I don't do it for a longer lifespan. I do it because I have a damaged metabolism and that is what I need to do to lose weight and maintain that loss. I went up to 1500 calories for 6 weeks and gained weight.
For fun I put my food intake into one of the online logs today... I was over 4000 cals and I hadn't even gotten to dinner yet. Dinner wound up being two huge plates of indian food, probably at least 800-1000 cals but hard to quantify.
I'm 6' 145 lbs btw. I'd rather focus on quality of life and being hungry certainly interferes with my mental state.
Between some occasional IF, compressed protein feeding window (to induce autophagy as commented on by Mat Lalonde), and fasted workouts a la Art Devanny, it seems like we can get the best of both worlds, eating all the good paleo food we want.
Here's how you can practice calorie restriction but not feel hungry:
Go ketogenic. Do very low carb. I don't know why this isn't clear. If you stay away from carbs, whether starches or sugar, you will not feel hungry since you'll be in control of your insulin. When your insulin goes up to manage your BG, you'll feel hungry as insulin falls. Keeping insulin low will induce satiety.
Also, if you're serious about CR, stay away from butter, olive oil, even coconut oil. These pack a ton of calories and you're better off eating solid foods.
Of course, that's assuming CR is valid. I'm not so sure if it is. And I don't think all calories are equal. That is, calories from EVOO or coconut oil wouldn't count as much as calories from proteins. That's just my hunch, but who's to argue since mice live longer?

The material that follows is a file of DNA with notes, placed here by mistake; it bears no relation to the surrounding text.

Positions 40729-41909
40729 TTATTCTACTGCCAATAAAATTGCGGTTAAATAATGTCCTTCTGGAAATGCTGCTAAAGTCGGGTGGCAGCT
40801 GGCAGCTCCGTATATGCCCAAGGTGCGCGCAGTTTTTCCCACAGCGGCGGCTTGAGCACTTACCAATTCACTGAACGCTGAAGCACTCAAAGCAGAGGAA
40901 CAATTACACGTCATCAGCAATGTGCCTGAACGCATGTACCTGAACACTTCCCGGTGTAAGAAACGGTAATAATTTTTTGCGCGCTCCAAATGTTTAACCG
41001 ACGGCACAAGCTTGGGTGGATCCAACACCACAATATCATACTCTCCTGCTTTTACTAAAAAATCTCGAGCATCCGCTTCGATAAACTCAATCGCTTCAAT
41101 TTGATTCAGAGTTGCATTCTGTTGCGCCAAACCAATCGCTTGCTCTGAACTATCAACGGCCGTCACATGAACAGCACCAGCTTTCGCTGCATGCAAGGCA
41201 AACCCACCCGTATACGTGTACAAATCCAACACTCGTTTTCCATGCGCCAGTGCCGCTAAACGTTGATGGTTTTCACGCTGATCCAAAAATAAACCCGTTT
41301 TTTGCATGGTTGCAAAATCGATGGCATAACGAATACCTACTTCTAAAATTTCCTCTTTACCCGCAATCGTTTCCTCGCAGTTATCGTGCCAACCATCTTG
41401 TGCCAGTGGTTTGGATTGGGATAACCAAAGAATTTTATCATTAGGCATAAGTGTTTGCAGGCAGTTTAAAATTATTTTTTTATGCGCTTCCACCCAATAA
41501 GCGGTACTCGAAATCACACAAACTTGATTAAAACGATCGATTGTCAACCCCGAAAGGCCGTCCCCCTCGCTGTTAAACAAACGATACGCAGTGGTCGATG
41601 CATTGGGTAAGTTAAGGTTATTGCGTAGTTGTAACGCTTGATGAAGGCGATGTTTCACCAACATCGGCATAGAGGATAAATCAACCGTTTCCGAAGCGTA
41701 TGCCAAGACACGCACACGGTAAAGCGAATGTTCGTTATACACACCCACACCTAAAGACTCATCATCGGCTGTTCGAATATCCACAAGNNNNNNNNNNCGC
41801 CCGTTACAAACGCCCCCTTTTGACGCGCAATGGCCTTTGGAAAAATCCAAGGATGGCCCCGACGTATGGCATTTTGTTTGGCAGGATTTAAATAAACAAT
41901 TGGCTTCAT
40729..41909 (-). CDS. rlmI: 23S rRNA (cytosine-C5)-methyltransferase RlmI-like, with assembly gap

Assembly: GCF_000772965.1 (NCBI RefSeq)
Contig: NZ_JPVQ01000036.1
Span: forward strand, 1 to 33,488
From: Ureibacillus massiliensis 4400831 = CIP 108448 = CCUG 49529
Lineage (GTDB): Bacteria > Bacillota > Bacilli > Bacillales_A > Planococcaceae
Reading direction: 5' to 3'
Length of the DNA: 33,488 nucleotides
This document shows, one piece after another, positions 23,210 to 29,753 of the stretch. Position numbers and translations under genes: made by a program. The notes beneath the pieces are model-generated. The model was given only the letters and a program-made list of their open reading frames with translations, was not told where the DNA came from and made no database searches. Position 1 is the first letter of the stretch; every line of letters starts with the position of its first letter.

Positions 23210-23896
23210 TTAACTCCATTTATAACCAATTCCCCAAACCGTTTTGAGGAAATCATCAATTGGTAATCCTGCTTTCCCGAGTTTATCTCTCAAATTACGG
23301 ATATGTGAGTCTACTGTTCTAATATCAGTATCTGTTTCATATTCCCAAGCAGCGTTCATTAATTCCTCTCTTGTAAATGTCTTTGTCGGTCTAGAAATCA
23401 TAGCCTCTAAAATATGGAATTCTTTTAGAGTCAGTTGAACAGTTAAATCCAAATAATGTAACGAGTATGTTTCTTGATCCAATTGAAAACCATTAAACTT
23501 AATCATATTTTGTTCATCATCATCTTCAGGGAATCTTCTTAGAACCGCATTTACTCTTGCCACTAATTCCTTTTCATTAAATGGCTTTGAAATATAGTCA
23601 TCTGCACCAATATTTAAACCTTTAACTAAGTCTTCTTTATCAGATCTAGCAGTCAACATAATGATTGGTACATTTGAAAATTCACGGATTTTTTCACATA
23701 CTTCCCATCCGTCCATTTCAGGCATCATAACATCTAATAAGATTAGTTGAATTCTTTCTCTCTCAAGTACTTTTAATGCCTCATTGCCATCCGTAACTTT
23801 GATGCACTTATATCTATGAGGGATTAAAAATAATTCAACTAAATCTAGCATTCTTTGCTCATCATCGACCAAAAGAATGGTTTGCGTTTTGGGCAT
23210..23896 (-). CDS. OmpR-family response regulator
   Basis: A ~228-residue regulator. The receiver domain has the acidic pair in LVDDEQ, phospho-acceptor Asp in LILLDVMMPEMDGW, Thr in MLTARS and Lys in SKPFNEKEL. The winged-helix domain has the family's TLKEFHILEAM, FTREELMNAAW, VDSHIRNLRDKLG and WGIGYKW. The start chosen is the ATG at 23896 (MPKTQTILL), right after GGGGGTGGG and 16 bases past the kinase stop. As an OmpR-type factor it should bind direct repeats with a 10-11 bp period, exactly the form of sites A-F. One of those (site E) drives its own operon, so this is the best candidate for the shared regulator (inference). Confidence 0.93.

I bet if the study was actually performed to see which macronutrient calories count the most, CR might mean something. My suspicion is protein consumption is much more stressful than fat or carb consumption. Also, ketogenic diets may put some unneeded stress on the body.
However, insofar as sticking to a CR diet, nothing is better than Carb Restriction.
There are strong connections among fasting, calorie restriction, and ketogenic diets. In fact, they probably share mechanisms. THE NEUROPROTECTIVE PROPERTIES OF CALORIE RESTRICTION, THE KETOGENIC DIET, AND KETONE BODIES says
An expanding body of evidence indicates that ketone bodies are indeed neuroprotective and that the underlying mechanisms are similar to those associated with calorie restriction - specifically at the mitochondrial level.
I feel that a ketogenic diet (and/or intermittent fasting, as Ed advocates) is a better alternative, since it doesn't necessitate malnutrition, and associated problems, nor is it unpleasant.
I'll say what I said on the "Navy SEALs eat high carb diets" thread: You have to optimize what's important to you on the three orthogonal axes - health, performance, and longevity (credit Robb Wolf)
CR may make you live longer, but I don't want to be hungry that long!
As so often, I feel we can speculate, but this is biology, even the best speculation has only a small chance to be right, (Dr K's confidence for example always amazes me.)
We can all place our bets (have to really) but we just lack the knowledge.
...Perhaps there is someone here who knows someone who might be persuaded to actually do the experiment: compare CRd mice with pair-fed, normal fed and overfed low protein low carb mice (on a nonindustrial diet without a lot of PUFA etc) and compare them on the various parameters of interest